3. Incidence and Trends of Infection with Pathogens Transmitted Commonly Through Food — Foodborne Diseases Active Surveillance Network, 10 Sites, 2006–2013
The partnership of state public health and community organizations can play an Progress in preventing foodborne illnesses has been limited. Salmonella infections decreased slightly in 2013 compared with the preceding 3 years, and are back to levels seen in 2006–2008. The frequency of most other infections tracked in Foodborne Diseases Active Surveillance Network (FoodNet) has not changed much at all; however, Vibrio infections increased in 2013. These findings highlight the need to continue to identify and address food safety gaps that can be targeted for action.Foodborne diseases continue to be an important public health problem in the United States. Progress in preventing these infections has been limited in recent years, as evidenced by a modest decrease in the incidence of Salmonella and an increase in incidence of Vibrio. FoodNet, a foodborne disease surveillance component of CDC's Emerging Infections Program, conducts surveillance in 10 U.S. sites for all laboratory-confirmed infections caused by selected pathogens transmitted commonly through food to help assess whether efforts to decrease illnesses are succeeding. This report describes 2013 surveillance data and trends since 2006; the information contributes to our understanding of the human health impact of foodborne diseases.
4. Concerns Regarding a New Culture Method for Borrelia burgdorferi Not Approved for the Diagnosis of Lyme Disease
Some tests for Lyme disease are not adequately validated and can be misleading to patients and health care providers. Recently, CDC has received inquiries regarding a test that uses a novel culture method to identifyBorrelia burgdorferi, the spirochete that causes Lyme disease. Published methods and results for this test were reviewed by CDC. The review raised serious concerns about false-positive results caused by laboratory contamination and the potential for misdiagnosis and improper treatment of patients. This situation highlights the importance of FDA clearance/approval of diagnostic tests, which provides assurance that the test itself has adequate analytical and clinical validation and is safe and effective. CDC recommends that laboratory tests cleared by FDA be used to aid in the routine diagnosis of Lyme disease.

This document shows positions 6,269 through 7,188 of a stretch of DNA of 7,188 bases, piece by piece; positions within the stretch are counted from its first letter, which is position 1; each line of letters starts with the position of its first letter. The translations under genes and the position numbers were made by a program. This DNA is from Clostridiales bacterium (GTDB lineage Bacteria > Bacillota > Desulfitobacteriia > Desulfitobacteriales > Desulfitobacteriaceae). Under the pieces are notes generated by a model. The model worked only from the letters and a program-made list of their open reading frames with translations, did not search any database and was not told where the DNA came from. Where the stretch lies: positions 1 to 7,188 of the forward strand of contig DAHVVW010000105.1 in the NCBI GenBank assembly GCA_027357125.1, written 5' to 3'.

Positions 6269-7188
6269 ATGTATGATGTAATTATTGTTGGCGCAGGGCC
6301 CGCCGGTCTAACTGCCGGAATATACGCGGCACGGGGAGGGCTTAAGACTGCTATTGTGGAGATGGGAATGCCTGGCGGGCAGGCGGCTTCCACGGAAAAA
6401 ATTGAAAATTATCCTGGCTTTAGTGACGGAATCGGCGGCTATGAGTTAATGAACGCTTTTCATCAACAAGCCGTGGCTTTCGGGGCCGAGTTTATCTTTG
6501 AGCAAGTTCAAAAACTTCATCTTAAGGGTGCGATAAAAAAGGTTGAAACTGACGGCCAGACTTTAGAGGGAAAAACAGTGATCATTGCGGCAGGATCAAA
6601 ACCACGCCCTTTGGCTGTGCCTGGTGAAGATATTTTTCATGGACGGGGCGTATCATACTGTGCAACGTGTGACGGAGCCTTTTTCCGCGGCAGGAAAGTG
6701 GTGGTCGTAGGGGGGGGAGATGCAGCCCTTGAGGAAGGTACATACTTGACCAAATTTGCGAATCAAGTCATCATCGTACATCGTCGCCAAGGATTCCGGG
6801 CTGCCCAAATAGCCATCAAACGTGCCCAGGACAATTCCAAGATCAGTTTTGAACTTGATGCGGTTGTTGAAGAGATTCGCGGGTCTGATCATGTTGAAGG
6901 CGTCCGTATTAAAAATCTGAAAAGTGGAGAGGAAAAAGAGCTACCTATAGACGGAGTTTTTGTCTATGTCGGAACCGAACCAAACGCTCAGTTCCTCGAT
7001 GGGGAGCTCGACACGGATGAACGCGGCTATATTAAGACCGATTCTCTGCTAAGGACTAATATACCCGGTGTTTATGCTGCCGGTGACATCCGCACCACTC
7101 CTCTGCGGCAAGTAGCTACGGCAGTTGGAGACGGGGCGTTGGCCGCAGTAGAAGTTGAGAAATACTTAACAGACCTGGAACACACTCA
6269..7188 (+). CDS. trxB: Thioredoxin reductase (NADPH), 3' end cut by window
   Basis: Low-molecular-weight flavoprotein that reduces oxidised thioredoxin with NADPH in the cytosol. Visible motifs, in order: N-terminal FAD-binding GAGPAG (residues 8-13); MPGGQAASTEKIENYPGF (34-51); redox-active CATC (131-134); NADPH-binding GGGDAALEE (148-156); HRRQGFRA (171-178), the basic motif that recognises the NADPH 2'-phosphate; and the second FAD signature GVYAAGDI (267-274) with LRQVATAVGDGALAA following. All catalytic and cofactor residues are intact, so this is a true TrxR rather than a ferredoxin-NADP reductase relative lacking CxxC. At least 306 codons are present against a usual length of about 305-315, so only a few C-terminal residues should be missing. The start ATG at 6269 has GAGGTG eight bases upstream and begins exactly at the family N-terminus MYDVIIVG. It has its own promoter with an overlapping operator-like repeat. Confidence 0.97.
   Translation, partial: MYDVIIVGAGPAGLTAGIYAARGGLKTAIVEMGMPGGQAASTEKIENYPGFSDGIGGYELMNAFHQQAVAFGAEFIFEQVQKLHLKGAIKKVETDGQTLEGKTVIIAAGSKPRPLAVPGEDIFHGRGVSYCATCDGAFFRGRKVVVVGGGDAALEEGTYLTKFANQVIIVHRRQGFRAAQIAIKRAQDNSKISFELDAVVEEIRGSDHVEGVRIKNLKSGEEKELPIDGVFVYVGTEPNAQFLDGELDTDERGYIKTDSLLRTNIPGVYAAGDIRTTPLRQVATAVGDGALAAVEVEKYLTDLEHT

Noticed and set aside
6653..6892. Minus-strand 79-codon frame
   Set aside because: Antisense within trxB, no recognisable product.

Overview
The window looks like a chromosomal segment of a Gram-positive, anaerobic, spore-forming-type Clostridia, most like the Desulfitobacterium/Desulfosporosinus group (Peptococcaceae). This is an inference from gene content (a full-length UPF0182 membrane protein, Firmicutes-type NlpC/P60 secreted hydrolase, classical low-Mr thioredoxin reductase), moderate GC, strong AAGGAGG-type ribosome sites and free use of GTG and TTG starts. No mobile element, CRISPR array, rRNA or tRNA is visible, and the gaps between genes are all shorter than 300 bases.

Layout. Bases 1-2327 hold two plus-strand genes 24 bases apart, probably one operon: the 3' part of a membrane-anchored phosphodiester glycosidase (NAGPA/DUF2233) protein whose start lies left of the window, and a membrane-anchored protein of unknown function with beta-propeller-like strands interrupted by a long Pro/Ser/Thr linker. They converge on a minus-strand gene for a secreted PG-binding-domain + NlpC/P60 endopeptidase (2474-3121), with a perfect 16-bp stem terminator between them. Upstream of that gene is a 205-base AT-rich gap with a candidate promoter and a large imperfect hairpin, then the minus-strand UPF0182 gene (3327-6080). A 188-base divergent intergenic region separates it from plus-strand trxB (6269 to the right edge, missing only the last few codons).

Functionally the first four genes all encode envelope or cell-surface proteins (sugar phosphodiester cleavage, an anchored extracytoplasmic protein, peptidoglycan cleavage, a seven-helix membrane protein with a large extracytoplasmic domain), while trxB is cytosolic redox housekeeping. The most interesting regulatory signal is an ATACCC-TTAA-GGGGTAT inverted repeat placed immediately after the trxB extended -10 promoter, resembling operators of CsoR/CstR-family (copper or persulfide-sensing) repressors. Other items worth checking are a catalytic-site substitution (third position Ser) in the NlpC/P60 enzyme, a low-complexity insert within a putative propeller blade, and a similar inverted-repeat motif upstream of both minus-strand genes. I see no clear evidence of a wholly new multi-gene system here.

5. Notes from the Field
·         Assessment of Disease Exposures at an Annual Bat Festival — Idanre, Nigeria 
·         Increase in Vibrio parahaemolyticus Infections Associated with Consumption of Atlantic Coast Shellfish — 2013

News from NIAID-Supported Institutions

News from NIAID-Supported Institutions



Leading Research to Understand, Treat, and Prevent Infectious, Immunologic, and Allergic Diseases
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Here’s your periodic update on News from NIAID-Supported Institutions. The following links will take you to the institution’s press release: